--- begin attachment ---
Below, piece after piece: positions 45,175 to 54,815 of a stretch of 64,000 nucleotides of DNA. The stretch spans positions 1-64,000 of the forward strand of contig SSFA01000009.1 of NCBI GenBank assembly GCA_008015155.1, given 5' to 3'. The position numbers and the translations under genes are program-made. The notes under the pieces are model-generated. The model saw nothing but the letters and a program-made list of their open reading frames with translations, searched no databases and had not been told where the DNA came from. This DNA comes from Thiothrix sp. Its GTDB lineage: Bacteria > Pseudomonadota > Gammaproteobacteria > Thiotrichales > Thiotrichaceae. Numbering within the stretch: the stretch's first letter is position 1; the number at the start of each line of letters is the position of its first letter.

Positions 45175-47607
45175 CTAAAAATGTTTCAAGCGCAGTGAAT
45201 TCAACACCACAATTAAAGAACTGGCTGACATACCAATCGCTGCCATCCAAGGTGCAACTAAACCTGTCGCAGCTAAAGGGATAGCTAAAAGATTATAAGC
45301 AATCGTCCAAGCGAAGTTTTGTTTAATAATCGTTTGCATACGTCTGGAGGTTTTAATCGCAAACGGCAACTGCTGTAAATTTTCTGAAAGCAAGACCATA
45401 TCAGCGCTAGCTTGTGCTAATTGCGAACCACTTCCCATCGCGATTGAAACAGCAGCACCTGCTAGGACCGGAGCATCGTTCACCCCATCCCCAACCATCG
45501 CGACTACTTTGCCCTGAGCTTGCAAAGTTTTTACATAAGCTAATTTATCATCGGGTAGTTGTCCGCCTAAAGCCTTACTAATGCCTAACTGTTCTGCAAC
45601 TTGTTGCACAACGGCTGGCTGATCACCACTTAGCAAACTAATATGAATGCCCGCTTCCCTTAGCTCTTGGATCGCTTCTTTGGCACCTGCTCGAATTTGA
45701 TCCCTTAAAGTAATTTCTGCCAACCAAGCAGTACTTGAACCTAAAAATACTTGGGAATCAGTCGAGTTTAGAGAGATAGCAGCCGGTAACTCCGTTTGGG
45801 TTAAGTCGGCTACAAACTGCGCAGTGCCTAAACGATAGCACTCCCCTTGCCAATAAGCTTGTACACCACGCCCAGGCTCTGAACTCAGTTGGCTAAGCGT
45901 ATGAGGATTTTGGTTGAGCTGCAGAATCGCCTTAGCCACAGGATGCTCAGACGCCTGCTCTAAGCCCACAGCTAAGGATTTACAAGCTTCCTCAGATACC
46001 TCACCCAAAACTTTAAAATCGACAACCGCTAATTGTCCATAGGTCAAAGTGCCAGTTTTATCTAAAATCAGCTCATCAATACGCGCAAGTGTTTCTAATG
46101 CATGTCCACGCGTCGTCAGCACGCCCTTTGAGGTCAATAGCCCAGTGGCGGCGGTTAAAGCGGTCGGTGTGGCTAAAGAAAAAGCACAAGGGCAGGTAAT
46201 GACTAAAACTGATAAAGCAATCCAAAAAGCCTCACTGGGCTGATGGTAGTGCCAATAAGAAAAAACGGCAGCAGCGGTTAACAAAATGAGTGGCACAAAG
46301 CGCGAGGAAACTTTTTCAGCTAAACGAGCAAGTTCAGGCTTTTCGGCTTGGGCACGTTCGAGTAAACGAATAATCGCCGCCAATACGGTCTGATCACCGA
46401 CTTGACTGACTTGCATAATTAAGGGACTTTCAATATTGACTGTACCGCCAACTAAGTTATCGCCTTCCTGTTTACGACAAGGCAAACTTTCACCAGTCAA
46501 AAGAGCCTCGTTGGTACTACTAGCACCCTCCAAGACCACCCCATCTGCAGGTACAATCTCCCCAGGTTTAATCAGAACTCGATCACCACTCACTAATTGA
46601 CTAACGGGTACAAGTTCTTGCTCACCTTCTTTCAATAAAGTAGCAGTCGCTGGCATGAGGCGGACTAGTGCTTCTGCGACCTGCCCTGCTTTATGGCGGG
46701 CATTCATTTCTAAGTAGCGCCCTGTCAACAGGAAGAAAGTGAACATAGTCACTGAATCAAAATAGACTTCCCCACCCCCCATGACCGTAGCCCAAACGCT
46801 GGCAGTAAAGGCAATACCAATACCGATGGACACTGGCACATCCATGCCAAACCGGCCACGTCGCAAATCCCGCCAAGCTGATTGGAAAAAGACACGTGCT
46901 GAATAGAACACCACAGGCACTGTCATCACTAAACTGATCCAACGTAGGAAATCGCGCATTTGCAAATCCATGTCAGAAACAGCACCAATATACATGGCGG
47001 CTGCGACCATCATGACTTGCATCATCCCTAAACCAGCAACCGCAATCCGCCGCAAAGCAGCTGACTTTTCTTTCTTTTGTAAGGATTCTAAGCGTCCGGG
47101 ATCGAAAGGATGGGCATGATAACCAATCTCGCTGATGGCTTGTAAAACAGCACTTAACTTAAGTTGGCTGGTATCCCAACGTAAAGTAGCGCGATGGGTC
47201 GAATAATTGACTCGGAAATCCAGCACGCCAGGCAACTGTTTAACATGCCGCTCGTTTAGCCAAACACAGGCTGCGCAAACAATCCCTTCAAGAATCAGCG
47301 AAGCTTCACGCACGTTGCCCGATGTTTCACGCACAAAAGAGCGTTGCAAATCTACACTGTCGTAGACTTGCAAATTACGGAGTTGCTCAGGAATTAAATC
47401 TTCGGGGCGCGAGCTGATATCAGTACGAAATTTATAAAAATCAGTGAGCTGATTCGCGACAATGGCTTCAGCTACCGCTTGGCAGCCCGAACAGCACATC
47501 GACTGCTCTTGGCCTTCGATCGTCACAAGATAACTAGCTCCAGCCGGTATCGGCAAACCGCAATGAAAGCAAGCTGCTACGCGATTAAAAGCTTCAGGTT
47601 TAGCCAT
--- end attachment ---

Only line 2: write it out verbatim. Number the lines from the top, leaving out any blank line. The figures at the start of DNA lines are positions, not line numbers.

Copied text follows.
Positions 45175-47607